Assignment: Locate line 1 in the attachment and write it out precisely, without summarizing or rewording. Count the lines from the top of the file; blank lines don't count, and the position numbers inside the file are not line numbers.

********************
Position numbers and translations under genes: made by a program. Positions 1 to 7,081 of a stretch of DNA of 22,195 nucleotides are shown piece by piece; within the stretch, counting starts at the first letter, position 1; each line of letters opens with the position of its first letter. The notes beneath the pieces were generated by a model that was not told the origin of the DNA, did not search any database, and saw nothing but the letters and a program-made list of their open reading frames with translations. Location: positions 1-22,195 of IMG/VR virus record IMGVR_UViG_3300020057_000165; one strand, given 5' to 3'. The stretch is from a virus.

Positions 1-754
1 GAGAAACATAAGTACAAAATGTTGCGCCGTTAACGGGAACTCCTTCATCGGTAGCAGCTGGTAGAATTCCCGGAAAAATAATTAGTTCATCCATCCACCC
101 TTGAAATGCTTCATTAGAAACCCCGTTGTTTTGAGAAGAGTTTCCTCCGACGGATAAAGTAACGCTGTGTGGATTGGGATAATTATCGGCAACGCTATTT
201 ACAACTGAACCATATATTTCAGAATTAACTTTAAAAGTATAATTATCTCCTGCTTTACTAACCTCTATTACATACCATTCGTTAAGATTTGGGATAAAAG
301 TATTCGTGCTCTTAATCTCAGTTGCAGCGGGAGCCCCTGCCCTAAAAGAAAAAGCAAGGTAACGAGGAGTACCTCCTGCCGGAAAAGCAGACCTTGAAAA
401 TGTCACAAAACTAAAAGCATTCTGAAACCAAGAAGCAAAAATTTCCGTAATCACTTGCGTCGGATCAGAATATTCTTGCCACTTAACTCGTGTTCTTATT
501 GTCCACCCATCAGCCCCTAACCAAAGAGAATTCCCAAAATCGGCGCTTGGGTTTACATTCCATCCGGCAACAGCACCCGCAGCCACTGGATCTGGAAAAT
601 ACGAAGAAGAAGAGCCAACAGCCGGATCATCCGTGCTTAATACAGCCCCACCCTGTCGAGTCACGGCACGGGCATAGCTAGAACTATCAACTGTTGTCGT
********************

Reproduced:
Position numbers and translations under genes: made by a program. Positions 1 to 7,081 of a stretch of DNA of 22,195 nucleotides are shown piece by piece; within the stretch, counting starts at the first letter, position 1; each line of letters opens with the position of its first letter. The notes beneath the pieces were generated by a model that was not told the origin of the DNA, did not search any database, and saw nothing but the letters and a program-made list of their open reading frames with translations. Location: positions 1-22,195 of IMG/VR virus record IMGVR_UViG_3300020057_000165; one strand, given 5' to 3'. The stretch is from a virus.